Mount Sutton, one of Quebec’s largest ski areas, is my kind of mountain, with plenty of ski trails for all abilities, cozy lodges, views all the way to Montreal and a warm, friendly Canadian welcome for American skiers.
I have just found the sweetest ski mountain, just over the border from Vermont, in Quebec’s Eastern Townships. Mt. Sutton is everything I like in a mountain: family-owned, parking close to the lifts (I hate lugging my skis), and hospitable lodges spread around the mountain. You should never be far from a lodge when you want one is their rule, and they back that up with places to warm up and take a break at the top and base.
Best of all, I like their philosophy that skiing is all about getting out of doors and close to nature. Begin with the revolutionary notion that glade skiing should be for everyone – even beginning “green” level skiers and kids. The owners thought that skiing through the trees gave more of a sense of being part of the natural surroundings, so they created sections of tree skiing terrain at a gentle pitch and with widely spaced trees. For many of us, used to experts-only glades common to most ski areas, it’s the first time we’ve been able to ski glades.
The main base lodge has all the facilities and services, but retains the sense of being small and intimate – a feeling that pervades the mountain, although it has a lot of ski terrain, with 9 lifts and 53 trails. Because the lodges are spread across the mountain – two are mountaintop chalets and two at different sections of the base – each has the warm, cozy feeling of an old-fashioned ski lodge – but with 21st-century free wireless internet.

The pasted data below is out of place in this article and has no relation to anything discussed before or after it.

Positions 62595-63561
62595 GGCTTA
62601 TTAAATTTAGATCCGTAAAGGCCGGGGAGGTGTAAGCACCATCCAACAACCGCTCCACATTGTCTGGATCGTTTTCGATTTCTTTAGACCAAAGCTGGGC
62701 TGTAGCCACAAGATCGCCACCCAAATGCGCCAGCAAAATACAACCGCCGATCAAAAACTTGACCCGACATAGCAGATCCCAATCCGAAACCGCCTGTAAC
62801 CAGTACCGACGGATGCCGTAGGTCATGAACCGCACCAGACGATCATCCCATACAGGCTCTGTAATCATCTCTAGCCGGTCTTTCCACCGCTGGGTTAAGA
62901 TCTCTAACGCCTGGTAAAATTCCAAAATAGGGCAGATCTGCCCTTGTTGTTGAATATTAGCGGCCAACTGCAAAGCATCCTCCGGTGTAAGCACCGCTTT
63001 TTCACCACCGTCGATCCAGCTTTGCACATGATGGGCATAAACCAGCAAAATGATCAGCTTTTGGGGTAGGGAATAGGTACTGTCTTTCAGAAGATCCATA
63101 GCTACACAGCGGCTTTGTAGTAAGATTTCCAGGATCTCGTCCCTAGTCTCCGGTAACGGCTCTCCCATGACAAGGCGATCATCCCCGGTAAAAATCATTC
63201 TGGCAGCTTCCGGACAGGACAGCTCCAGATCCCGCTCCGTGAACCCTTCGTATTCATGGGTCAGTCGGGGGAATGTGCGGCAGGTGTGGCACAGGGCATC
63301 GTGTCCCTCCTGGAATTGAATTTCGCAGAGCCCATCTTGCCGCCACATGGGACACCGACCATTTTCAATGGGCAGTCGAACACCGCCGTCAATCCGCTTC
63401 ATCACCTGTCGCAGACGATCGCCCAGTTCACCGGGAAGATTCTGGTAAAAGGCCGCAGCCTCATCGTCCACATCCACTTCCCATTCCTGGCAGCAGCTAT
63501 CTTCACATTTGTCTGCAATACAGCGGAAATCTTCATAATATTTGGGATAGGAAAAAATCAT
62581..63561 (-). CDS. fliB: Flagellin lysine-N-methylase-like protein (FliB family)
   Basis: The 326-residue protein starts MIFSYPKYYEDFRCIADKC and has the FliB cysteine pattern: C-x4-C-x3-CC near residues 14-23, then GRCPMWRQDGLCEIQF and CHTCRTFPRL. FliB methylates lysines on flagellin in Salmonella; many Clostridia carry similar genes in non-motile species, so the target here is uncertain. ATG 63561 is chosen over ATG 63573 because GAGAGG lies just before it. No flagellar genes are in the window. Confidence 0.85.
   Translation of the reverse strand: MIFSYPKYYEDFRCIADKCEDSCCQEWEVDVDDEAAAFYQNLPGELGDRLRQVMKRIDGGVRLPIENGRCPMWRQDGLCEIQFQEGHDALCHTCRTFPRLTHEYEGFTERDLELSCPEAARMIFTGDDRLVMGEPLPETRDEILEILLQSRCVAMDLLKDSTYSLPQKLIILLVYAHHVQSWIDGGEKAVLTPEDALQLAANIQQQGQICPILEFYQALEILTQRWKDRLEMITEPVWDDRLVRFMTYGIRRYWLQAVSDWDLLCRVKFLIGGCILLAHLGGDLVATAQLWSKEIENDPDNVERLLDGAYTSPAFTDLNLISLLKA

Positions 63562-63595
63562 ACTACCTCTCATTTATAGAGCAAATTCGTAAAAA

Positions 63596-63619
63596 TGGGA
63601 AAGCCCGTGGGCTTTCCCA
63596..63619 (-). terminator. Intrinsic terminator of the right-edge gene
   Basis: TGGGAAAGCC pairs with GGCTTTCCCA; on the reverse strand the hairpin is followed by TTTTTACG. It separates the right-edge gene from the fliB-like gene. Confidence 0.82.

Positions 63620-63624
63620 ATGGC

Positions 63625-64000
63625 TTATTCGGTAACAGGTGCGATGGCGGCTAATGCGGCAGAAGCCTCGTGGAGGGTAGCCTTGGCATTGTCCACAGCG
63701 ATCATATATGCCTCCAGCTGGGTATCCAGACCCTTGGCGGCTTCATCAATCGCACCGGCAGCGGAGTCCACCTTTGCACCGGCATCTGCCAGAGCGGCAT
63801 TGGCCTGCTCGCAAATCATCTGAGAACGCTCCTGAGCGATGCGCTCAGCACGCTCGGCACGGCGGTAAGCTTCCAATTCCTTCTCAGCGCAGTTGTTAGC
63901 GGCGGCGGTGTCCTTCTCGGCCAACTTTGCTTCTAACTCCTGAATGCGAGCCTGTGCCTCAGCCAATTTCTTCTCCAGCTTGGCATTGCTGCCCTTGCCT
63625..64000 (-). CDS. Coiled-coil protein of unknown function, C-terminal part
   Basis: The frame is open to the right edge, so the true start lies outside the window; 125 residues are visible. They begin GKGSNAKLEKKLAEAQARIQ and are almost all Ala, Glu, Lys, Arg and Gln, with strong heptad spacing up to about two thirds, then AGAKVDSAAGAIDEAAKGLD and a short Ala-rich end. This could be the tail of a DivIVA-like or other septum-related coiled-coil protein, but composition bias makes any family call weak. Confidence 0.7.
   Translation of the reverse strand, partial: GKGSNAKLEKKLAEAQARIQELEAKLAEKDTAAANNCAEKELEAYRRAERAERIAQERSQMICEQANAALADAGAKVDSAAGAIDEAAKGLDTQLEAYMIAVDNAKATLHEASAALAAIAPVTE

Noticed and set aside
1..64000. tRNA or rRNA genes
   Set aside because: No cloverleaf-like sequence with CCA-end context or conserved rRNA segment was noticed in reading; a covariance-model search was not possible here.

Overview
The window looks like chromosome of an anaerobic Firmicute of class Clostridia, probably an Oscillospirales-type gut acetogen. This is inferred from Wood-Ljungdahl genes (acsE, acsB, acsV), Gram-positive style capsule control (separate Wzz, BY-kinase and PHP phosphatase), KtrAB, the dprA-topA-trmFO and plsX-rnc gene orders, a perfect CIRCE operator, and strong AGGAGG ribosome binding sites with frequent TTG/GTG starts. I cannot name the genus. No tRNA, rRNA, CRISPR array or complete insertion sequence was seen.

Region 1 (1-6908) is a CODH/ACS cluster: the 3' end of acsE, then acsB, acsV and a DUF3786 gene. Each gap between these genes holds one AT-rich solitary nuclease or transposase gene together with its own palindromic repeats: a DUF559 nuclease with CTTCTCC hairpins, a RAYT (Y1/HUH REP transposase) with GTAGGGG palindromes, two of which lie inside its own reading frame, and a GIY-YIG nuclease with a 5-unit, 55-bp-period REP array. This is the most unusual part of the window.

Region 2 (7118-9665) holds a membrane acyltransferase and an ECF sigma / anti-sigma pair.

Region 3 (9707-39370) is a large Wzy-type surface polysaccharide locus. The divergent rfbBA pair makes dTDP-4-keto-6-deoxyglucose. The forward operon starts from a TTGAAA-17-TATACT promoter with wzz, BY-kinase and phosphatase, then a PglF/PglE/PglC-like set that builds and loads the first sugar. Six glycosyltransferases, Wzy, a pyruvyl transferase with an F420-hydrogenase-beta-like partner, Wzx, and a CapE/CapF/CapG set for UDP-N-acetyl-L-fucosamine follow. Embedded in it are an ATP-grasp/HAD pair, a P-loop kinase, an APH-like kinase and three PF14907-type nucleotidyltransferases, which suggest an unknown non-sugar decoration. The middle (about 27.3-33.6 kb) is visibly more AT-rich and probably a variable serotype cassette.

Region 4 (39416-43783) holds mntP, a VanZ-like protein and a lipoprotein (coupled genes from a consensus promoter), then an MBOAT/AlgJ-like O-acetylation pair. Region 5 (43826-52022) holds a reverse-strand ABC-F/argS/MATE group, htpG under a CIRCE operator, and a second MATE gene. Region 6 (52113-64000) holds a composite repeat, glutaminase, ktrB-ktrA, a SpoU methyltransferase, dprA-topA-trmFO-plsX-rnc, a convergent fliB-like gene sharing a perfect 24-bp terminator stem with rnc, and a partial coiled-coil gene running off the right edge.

I especially like the Tucker Bar, a small lounge area lined in natural wood, with one wall of solid glass overlooking the slopes. It’s the perfect place for après-ski socializing or for a break to try their own unique Sutton Spruce Beer – a locally-made soft drink whose profits go to an early childhood development program.
Expert and beginner trails are separate, so beginners don’t have people whizzing past as they practice their slower turns. (At many areas the beginner terrain is simply the bottom sections of trails from the top.) Grooming is an art, as is snowmaking, with each trail treated according to its own conditions. If conditions get icy, they mow down the moguls and let them form again with fresh snow.
It’s all about hospitality, too, with free Ambassador ski guides to help introduce skiers to the trails and find those best suited to their style and ability. With so much terrain, even those who have skied there several times can discover new territory skiing with one of these guides.
There are excellent lodging options at the mountain, but we stayed at the lovely old Auberge Lakeview Inn, in the nearby town of Knowlton, on Brome Lake. Built as an inn in 1874, it has been renovated and updated recently, without losing its historic charm. Our suite was spacious, with a whirlpool tub (a real luxury after skiing) and a door onto the second-floor veranda overlooking the Victorian homes that line the street. The chef is outstanding – watch this space for more about the inn and the dining room.